What Types of Testosterone Therapy Can I Use?
Male Hormone Replacement Therapy Can Help with Hormone Deficiency Symptoms
Androgens like Testosterone are male hormones that are linked to many biological processes, including a healthy sex drive, positive mental well-being, and growth of male dominant features and organs. Androgen Deficiency (AD), also known as hypogonadism, occurs when these hormones decline to levels below normal range, causing a man to feel tired all the time, moody, have soft erections or lose interest in sex, gain excessive weight, get flabby muscles, and lose enthusiasm for work and relationships.
When properly diagnosed, Testosterone Deficiency, can be effectively treated with many of the symptoms being reversed or eliminated. Androgen Deficiency due to age is the main cause of Low Testosterone, also called “Low T” or Andropause in men.
Testosterone Replacement Therapies (TRT) come in various hormone replacement preparations and delivery methods. These include long and short acting intramuscular testosterone injections, transdermal hormone patches, transdermal gels, testosterone creams, implantable hormone pellets and oral preparations. After a comprehensive medical consultation between you and your hormone doctor, the appropriate therapy will be determined.
Intramuscular Injections are the most operative for most men in maintaining optimal testosterone levels. With Testosterone injections, you can control the dosage, including frequency of administration, properly.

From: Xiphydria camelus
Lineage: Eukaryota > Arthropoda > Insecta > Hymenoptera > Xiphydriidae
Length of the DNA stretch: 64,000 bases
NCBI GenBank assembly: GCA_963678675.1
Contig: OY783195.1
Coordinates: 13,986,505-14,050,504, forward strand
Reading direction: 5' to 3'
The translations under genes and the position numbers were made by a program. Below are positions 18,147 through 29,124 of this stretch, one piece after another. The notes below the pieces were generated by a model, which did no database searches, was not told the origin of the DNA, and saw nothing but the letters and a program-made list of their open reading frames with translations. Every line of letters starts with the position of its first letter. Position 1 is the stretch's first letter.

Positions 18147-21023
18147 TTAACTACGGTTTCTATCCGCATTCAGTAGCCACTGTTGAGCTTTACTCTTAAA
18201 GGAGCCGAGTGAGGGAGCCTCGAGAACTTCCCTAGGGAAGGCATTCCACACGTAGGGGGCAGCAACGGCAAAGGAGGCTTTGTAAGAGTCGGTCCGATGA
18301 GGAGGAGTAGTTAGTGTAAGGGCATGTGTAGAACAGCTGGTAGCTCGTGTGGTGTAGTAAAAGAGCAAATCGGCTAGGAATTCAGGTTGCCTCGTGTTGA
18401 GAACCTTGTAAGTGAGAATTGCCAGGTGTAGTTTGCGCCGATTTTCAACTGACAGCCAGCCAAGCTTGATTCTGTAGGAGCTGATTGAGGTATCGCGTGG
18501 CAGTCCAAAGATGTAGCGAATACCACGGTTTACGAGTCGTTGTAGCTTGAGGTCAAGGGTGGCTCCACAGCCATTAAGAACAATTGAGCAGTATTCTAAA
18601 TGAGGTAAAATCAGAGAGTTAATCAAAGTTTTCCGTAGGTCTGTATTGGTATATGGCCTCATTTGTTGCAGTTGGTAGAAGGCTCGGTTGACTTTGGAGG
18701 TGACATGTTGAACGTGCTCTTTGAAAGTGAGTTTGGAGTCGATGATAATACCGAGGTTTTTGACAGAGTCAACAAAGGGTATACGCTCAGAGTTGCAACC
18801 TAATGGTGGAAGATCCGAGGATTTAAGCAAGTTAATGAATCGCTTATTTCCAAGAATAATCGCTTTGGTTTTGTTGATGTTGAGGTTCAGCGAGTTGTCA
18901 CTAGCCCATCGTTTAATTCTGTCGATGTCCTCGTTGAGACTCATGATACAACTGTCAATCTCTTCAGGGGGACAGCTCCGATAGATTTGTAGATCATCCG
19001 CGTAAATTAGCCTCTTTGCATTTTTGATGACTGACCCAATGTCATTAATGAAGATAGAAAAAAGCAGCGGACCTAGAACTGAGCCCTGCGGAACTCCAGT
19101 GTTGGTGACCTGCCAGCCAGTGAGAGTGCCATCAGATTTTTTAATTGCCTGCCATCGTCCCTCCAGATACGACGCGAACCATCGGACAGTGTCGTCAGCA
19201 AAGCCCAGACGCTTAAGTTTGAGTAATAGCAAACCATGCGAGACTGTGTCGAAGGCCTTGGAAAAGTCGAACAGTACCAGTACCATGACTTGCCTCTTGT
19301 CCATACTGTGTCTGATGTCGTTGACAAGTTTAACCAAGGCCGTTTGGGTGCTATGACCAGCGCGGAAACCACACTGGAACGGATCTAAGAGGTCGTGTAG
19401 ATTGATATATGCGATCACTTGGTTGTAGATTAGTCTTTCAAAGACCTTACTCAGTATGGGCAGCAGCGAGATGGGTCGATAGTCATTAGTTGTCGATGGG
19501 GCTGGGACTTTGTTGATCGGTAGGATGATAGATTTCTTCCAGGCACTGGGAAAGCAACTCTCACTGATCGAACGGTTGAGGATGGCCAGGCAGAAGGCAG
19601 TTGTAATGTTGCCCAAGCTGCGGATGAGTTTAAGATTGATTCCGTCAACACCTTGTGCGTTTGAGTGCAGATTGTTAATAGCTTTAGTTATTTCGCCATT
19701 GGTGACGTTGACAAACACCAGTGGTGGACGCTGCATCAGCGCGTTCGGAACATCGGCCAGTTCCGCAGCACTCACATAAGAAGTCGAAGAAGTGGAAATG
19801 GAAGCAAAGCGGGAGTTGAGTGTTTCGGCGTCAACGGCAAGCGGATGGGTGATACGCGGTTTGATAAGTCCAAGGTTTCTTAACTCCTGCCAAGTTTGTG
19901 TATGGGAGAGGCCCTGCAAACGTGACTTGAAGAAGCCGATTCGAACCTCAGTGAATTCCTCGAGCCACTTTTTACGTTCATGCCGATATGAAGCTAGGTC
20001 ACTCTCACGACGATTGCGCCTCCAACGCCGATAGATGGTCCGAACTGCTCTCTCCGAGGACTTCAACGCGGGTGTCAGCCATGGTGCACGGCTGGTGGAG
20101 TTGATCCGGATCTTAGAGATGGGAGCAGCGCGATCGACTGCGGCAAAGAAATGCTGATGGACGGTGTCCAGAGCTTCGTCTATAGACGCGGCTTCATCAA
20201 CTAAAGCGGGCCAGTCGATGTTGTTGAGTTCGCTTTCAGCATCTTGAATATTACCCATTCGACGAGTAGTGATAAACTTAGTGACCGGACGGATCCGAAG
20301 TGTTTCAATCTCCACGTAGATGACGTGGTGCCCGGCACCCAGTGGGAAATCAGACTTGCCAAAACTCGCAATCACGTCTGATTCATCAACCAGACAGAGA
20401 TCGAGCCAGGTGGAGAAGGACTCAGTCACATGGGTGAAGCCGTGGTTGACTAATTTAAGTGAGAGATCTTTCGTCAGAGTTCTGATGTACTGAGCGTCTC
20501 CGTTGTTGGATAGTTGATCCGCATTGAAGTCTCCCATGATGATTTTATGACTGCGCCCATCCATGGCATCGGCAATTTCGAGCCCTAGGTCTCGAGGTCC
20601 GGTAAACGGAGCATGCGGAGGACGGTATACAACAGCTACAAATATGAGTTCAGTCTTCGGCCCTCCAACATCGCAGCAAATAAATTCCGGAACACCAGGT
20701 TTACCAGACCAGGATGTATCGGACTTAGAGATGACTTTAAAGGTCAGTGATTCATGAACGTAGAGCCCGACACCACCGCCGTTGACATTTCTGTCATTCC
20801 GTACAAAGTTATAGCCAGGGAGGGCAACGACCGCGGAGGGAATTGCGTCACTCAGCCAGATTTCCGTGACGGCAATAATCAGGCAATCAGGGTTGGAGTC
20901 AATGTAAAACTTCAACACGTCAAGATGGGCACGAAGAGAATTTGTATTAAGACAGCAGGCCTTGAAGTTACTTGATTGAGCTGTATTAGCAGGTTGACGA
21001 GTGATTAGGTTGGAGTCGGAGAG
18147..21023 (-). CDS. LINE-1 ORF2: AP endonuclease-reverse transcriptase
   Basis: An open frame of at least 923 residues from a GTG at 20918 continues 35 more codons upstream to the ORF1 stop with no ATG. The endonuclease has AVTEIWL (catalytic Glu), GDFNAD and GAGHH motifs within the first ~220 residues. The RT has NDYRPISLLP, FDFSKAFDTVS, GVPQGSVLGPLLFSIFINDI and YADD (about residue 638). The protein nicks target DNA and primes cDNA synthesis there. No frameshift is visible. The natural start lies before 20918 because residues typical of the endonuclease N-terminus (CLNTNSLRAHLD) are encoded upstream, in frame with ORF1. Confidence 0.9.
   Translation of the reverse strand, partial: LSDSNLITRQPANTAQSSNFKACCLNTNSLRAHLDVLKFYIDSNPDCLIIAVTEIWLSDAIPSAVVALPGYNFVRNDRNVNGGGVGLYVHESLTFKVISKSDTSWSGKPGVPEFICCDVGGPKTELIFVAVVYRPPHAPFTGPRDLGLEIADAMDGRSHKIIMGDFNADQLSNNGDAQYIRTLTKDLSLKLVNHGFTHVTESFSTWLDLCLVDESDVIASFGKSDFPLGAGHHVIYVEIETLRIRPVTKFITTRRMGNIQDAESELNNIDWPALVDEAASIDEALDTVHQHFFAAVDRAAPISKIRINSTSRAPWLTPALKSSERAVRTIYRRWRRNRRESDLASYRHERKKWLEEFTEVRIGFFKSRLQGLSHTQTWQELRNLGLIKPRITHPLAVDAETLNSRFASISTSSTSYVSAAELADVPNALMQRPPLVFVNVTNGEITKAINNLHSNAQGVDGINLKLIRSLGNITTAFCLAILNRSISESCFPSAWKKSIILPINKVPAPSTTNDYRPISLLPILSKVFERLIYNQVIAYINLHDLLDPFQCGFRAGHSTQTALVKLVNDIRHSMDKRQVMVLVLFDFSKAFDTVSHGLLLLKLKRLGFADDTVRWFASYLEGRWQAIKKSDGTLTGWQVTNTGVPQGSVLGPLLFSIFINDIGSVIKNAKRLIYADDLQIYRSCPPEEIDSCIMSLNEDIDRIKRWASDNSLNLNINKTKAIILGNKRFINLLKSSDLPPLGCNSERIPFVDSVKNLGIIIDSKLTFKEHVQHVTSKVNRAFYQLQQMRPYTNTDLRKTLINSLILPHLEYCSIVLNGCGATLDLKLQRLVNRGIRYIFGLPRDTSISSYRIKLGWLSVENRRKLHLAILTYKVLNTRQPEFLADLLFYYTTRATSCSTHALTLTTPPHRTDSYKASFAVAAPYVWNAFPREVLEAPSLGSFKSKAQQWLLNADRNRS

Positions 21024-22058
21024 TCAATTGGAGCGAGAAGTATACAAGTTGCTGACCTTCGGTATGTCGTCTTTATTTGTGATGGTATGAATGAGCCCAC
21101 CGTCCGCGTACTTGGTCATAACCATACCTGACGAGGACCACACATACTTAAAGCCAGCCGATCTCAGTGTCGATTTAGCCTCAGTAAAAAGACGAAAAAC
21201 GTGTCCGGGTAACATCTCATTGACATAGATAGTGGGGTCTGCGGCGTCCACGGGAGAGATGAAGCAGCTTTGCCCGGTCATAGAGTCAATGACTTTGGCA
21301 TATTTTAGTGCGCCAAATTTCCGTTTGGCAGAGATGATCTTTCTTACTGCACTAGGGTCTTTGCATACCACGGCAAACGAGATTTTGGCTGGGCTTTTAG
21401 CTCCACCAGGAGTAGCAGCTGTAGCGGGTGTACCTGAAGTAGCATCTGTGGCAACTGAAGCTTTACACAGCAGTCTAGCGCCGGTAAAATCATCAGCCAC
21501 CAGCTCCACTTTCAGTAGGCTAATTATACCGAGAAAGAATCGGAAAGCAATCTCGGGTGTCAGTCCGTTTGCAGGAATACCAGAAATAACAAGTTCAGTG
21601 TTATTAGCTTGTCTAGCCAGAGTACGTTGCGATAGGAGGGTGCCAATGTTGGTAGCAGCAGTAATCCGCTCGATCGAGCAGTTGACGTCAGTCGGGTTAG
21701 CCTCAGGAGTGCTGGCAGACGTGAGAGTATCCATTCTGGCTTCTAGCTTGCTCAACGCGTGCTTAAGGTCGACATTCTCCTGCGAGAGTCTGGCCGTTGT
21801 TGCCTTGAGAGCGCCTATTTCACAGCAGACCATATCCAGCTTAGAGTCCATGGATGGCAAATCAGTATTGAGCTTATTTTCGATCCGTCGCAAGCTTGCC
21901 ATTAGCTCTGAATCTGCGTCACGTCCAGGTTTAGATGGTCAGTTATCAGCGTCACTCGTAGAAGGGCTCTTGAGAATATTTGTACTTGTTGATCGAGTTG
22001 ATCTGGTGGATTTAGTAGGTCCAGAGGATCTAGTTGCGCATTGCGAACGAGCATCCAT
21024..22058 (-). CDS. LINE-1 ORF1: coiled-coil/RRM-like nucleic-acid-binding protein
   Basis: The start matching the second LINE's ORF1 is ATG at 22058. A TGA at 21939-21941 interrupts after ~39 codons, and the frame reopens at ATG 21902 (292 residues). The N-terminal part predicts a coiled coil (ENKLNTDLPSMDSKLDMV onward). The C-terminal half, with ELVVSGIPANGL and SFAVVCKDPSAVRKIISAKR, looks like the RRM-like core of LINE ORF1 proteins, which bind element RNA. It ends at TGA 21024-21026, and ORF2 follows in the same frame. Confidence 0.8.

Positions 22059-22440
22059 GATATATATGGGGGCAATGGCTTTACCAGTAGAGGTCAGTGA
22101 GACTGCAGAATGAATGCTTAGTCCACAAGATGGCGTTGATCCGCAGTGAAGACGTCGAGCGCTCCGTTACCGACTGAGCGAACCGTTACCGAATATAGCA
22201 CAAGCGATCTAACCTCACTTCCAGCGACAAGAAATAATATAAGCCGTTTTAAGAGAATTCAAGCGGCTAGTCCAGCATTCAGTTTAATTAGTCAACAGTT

Giving Yourself Testosterone Shots. With marginal discomfort, you can administer your low t treatment injections yourself after some guidance from your testosterone doctor. Testosterone therapy should be affordable and not have unwanted effects on the prostate, serum lipids, or cardiovascular system, liver and lung functions. This is the reason that a hormone replacement doctor will follow up with blood work and direct consultation in order to ensure you are injecting or applying the proper dose of testosterone for your individual therapy.
Testosterone Gels are medical creams that are applied like a topical and produce testosterone serum levels in the normal range. You will have a moderate degree of control by applying varying amounts. One thing many men have concerns with is the possibility of transferring the gels to other family members or lovers. This is because some men do not absorb the testosterone from the gel or cream as well as others. The gel and cream testosterone treatment method was presented in the year 2000.
Oral Testosterone preparations, or adhesive gums and pills, produce above normal levels of the testosterone hormone that varies significantly between administrations among individuals providing dosing challenges. Pills can cause liver toxicity and are not recommended by most testosterone replacement doctors. Considered safe and effective, the buccal (oral adhesive gum) testosterone therapy was introduced in 2003 is placed high between the cheek and gums.
Testosterone Pellets. Providing three to six months of steady hormone release into the body is the Implantable Hormone Pellet, one of the most recent testosterone therapies introduced. Testosterone pellets are a little bigger than a grain of salt. The treatment requires a visit to the doctor’s office so theycan make a small incision to implant the testosterone pellets.
Endocrine Society Suggested TRT Program Regimens for Male Hormone Replacement
Based on the patient’s medical history, current hormone levels, hormone administration preference, pharmacokinetics, side effects, treatment options and cost of treatment, Male HRT and Endocrine Medical Professionals are guided to initiate testosterone therapy with four regimens. The four main testosterone drug medications prescribed for TRT are cypionate, enanthate, propionate and undecanoate. Below is a summary of each Low T Program.